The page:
In order to video chat with your grandchildren, you will need either a smartphone with a camera or a desktop or laptop computer. Most newer computers have a built-in webcam and microphone for you to use, but if you have an older model, you may also need to stop at your local Best Buy and pick up a webcam.

If you are using a smartphone to video chat, you’ll also need a video chat app. If you’re using a computer, you’ll need to install a video-chat program. Talk to your grandkids and their children about which video-chat app or program to use (more info on different app options below).

Finally, you do need Wi-Fi or a data plan on your phone to video chat.


What is the Best Video-Chat App for Beginners?

The two most popular video-chat programs and apps are: Skype and FaceTime.

FaceTime is arguably easier to use and more intuitive, so it’s a great video-chat app or program for beginners. But it is only available on iPhones, iPads and Mac computers. You and your grandkids or their parents must both have Apple phones or computers to use FaceTime. If you do, FaceTime will be the easiest option for you.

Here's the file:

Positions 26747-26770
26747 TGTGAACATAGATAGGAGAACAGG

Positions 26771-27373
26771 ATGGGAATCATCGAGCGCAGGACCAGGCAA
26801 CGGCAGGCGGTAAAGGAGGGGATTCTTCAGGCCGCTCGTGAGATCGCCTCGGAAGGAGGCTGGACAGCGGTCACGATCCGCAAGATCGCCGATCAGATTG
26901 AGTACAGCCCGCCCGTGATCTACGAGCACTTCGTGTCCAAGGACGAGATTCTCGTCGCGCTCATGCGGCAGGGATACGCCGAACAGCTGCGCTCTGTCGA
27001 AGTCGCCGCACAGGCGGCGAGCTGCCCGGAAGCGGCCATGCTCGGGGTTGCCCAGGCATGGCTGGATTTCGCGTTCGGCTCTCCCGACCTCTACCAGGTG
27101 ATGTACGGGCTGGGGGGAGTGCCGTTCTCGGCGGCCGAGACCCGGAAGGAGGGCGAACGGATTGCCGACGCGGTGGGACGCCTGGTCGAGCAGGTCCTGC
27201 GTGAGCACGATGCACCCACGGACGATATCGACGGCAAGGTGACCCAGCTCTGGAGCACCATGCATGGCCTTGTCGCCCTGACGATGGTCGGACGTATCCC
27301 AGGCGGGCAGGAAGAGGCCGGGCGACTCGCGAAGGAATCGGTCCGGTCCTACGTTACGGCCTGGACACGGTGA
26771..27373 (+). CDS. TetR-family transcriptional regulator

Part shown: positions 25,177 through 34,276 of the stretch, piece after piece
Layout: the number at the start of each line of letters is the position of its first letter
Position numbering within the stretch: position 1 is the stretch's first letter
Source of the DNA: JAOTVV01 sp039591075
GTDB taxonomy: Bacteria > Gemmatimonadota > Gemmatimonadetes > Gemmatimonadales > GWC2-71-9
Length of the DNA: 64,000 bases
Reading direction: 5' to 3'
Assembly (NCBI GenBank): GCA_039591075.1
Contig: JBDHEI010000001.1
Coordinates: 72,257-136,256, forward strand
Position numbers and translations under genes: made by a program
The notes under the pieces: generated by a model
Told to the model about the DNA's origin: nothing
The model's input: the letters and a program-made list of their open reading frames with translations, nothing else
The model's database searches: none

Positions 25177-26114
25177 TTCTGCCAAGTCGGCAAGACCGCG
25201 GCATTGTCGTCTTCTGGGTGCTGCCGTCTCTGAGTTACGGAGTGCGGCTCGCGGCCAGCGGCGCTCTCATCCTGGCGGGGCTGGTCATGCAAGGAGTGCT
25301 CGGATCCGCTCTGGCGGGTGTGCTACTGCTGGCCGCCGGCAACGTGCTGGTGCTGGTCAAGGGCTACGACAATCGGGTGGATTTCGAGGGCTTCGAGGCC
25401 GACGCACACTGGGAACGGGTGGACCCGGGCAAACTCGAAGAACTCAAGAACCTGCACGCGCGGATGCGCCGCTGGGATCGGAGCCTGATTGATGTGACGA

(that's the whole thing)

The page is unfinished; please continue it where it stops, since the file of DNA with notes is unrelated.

The app comes pre-installed on all Apple products, so you don’t have to figure out how to download it. And, if you’re using it on your iPhone, it automatically connects with the phone’s contacts, making it easier to call your grandkids. FaceTime also allows for group video calls for free, so you can video chat with several grandkids at once!

Read Apple's FaceTime user guide →